Finally, a state budget that puts URI athletes back on track
Amid the University of Rhode Island’s sprawling array of athletic complexes lies the shell of a once-cherished facility. Located between the softball and soccer fields, Slade Track & Field is a 400-meter outdoor facility constructed in the late 1970s that hosted tens of thousands of athletes and spectators until its closure in 1995.
Since then, the track has been left to decay.
“I can’t tell you the last time I saw someone outside at that track because it’s not a track — it’s an asphalt circle,” said Erynn Field, a graduate student and fifth-year thrower and captain of the women’s track and field team.”
Luckily, that’s all about to change.
URI is turning plans to make much-needed improvements to its athletic facilities into reality with the help of $65.8 million in newly approved state funding.
Part of a record $14 billion fiscal 2024 state budget signed into law by Gov. Dan McKee, the university is slated to receive a total of $191.2 million.
Spread over three fiscal years, the $65.8 million in Rhode Island Capital Improvement Plan funding will enable the university to start making needed renewal of the east grandstands at Meade Stadium — home to football and lacrosse — as well as the baseball, soccer, softball, swimming and track complexes.
The plans paint a stark contrast to state-backed funding for Rhode Island’s largest university over the past two decades. With overwhelming approval from the House and Senate, the appropriation in the new budget represents a 16% increase over the prior fiscal year, a clear shift in what McKee has described as “historic underfunding” at URI.
In fiscal 2002, URI received $139.7 million from the state. State appropriations decreased steadily and then took a Great Recession nosedive in 2008. In fiscal 2021, the annual sum funded by taxpayers had dropped to $76 million, according to financial records.
For university leadership, the funding couldn’t have come sooner. Last February, URI President Marc Parlange unveiled his 10-year strategic plan,“Focus URI,” which included investing in high-quality athletic facilities and leading coaches and support personnel among its priorities.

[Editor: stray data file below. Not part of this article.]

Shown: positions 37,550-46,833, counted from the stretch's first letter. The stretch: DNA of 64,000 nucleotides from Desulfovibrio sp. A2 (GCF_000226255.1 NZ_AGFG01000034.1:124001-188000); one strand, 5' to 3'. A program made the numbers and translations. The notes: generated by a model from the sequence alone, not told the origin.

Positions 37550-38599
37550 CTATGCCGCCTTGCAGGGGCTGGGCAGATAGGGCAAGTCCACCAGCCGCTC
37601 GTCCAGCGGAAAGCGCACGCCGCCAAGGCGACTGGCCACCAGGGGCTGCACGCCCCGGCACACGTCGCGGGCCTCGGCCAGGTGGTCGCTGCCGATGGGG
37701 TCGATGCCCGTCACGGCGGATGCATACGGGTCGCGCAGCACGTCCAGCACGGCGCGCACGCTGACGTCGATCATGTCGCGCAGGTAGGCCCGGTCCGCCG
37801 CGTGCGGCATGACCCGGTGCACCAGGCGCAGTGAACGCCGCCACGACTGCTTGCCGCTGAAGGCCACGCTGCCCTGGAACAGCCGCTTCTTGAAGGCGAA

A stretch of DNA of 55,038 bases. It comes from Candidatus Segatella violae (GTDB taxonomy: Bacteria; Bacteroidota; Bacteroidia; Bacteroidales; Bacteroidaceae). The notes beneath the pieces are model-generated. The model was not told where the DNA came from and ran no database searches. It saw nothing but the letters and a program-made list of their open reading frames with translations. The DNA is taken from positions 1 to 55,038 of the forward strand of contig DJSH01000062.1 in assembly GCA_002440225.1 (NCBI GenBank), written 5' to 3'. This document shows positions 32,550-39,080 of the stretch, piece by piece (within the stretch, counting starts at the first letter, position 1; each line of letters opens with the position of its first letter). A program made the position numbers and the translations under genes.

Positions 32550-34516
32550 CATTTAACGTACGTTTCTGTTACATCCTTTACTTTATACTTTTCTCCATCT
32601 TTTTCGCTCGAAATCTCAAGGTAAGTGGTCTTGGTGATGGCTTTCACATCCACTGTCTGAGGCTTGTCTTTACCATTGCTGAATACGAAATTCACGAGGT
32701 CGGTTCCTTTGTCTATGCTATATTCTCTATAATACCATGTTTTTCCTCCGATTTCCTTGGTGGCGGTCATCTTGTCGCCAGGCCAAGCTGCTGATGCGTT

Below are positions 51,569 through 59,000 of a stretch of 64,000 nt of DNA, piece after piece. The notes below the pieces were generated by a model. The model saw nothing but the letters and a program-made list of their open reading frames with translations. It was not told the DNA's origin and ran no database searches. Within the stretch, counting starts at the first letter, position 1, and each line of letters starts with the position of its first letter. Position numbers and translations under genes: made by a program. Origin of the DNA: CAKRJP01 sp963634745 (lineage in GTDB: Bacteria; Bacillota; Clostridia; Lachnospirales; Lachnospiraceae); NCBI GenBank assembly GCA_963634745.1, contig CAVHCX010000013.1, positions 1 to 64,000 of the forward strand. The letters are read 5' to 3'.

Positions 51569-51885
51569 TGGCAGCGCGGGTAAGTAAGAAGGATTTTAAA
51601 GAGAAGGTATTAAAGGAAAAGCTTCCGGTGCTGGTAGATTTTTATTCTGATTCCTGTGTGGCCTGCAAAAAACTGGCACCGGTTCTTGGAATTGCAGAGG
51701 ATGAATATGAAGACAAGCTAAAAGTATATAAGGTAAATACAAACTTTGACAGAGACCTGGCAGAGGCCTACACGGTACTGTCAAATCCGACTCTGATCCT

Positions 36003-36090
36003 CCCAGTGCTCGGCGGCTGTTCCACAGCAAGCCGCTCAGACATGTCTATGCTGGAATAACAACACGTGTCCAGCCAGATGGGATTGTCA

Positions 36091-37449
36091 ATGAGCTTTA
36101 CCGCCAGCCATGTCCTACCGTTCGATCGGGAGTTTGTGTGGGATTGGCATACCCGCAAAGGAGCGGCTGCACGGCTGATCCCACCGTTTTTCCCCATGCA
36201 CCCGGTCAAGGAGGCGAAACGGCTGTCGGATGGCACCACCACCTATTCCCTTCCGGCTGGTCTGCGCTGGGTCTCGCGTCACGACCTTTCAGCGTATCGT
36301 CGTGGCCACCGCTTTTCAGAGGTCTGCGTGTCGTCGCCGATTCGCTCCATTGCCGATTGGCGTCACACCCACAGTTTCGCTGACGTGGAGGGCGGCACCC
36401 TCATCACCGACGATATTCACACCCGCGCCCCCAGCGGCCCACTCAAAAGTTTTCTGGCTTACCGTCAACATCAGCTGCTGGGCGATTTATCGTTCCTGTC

On the athletics side, the news is the culmination of years of outreach. Thorr Bjorn, URI’s director of athletics, has raised more than $25 million for facility and programmatic enhancements during his 15-year tenure. However, he said these efforts pale in comparison to what is now possible thanks to state leaders for future student-athletes and community members.
“This is the first time we’ve received state support,” Bjorn said. “That’s why we’re able to do projects of this magnitude now. It would be impossible for us to raise $65 million to do these projects. So what’s kind of nice is to be able to say, ‘This is what’s going to happen.’ ”
The absence of Slade Track & Field and other proper outdoor facilities has had a ripple effect across campus.
For one, the delay of crucial renovations made it much more difficult to recruit D1-caliber athletes. Among Atlantic 10 schools, of which URI is a member, eight out of 13 have some type of outdoor track, a fact that doesn’t go unnoticed by URI and its contenders.
“I would argue that the coaches we’re competing against will absolutely use the fact that we don’t have an [outdoor] track against us,” Bjorn said. “And that’s real.”
Staff and students say some scouted athletes have decided not to come to URI over the issue of an outdoor track.
“We’ve had so many recruits say ‘no’ to us because of our facilities, not because of any other reason other than they don’t think that they can train to their best ability here,” Field, the women’s track and field team captain, said. “And I can’t say I blame that.”